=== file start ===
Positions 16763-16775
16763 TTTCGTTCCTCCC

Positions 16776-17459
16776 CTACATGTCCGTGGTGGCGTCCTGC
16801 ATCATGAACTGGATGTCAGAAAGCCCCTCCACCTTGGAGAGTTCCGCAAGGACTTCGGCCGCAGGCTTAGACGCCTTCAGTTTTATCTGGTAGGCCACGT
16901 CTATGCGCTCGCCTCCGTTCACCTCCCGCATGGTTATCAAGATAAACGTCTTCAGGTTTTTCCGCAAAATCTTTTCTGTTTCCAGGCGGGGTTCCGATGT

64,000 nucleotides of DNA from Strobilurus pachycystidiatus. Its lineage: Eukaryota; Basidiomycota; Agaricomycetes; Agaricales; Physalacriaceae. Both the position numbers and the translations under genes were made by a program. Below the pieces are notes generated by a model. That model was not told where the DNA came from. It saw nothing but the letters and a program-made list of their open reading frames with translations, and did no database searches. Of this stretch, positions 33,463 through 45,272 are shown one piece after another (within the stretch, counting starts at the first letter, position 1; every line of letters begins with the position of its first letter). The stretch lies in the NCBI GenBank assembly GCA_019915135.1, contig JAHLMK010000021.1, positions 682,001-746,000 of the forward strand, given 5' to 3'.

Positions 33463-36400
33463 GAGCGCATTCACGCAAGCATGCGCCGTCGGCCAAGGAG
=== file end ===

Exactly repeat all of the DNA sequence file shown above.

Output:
Positions 16763-16775
16763 TTTCGTTCCTCCC

Positions 16776-17459
16776 CTACATGTCCGTGGTGGCGTCCTGC
16801 ATCATGAACTGGATGTCAGAAAGCCCCTCCACCTTGGAGAGTTCCGCAAGGACTTCGGCCGCAGGCTTAGACGCCTTCAGTTTTATCTGGTAGGCCACGT
16901 CTATGCGCTCGCCTCCGTTCACCTCCCGCATGGTTATCAAGATAAACGTCTTCAGGTTTTTCCGCAAAATCTTTTCTGTTTCCAGGCGGGGTTCCGATGT

64,000 nucleotides of DNA from Strobilurus pachycystidiatus. Its lineage: Eukaryota; Basidiomycota; Agaricomycetes; Agaricales; Physalacriaceae. Both the position numbers and the translations under genes were made by a program. Below the pieces are notes generated by a model. That model was not told where the DNA came from. It saw nothing but the letters and a program-made list of their open reading frames with translations, and did no database searches. Of this stretch, positions 33,463 through 45,272 are shown one piece after another (within the stretch, counting starts at the first letter, position 1; every line of letters begins with the position of its first letter). The stretch lies in the NCBI GenBank assembly GCA_019915135.1, contig JAHLMK010000021.1, positions 682,001-746,000 of the forward strand, given 5' to 3'.

Positions 33463-36400
33463 GAGCGCATTCACGCAAGCATGCGCCGTCGGCCAAGGAG